Gillibrand: 'I Wouldn't Use the Detention System at All'

May 19, 2019

Sen. Kirsten Gillibrand (D., N.Y.) said she "wouldn't use the detention system at all" to deal with the immigration crisis at the southern border, if elected president.

Gillibrand's comments came during a Sunday appearance on CBS's Face the Nation. Host Margaret Brennan asked the 2020 presidential contender if she supported stopping family separation and instead would support keeping families detained together. Gillibrand said she did not.

"You oppose even what the Obama administration did in terms of keeping families together or for longer period of time in detention?" Brennan said.

"I wouldn't put them in detention at all," Gillibrand said. "As president of the United States, I wouldn't use the detention system at all. In fact what I would do is actually fund the border security measures that are anti-terrorism, anti-human trafficking, anti-drug trafficking, and anti-gun trafficking. I would defund these for-profit prison systems that are harming children and harming families who are seeking asylum. If someone is seeking asylum, I would hire them a lawyer."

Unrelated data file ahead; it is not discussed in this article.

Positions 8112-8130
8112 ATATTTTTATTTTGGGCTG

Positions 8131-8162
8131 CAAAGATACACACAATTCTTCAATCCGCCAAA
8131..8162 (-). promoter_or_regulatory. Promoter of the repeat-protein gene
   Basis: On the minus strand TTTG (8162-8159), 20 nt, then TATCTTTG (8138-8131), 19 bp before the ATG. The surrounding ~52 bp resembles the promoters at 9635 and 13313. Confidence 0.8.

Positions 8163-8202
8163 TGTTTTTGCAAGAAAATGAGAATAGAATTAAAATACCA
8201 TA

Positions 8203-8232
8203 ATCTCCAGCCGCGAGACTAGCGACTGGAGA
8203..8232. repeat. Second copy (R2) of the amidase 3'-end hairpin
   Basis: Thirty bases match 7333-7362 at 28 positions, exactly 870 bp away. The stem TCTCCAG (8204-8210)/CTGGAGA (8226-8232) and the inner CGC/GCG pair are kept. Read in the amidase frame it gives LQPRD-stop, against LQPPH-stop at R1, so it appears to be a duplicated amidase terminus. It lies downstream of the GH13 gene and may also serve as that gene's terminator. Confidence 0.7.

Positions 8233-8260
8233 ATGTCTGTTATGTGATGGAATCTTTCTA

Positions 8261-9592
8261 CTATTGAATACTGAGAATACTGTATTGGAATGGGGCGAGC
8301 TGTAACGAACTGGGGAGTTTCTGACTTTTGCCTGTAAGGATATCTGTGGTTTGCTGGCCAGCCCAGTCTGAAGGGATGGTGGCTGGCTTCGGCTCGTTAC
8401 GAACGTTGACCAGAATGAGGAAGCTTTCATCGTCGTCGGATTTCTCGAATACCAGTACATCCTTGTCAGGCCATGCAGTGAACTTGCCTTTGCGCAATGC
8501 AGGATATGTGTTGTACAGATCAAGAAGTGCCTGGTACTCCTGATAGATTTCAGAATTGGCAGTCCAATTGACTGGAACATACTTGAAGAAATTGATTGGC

"Homeland security is saying hundreds of thousands of people are crossing the border and they need to go somewhere before their asylum claims are actually heard," Brennan replied. "What would you do with them?"

"They don't need to be incarcerated. If they're given a lawyer and a process, they will follow it," Gillibrand said. "They can go into community in the way we used to handle these cases under the Department of Justice."

A crisis has unfolded at the United States's southern border with Mexico over the past several months, as thousands of immigrants have sought refuge from oppressive regimes in Central and South America. President Donald Trump addressed the crisis during a speech on Thursday.

"Our proposal fulfills our sacred duty to those living here today, while ensuring America remains a welcoming country to immigrants joining us tomorrow. And we want immigrants coming in," he said.  "We cherish the open door that we want to create for our country, but a big proportion of those immigrants must come in through merit and skill."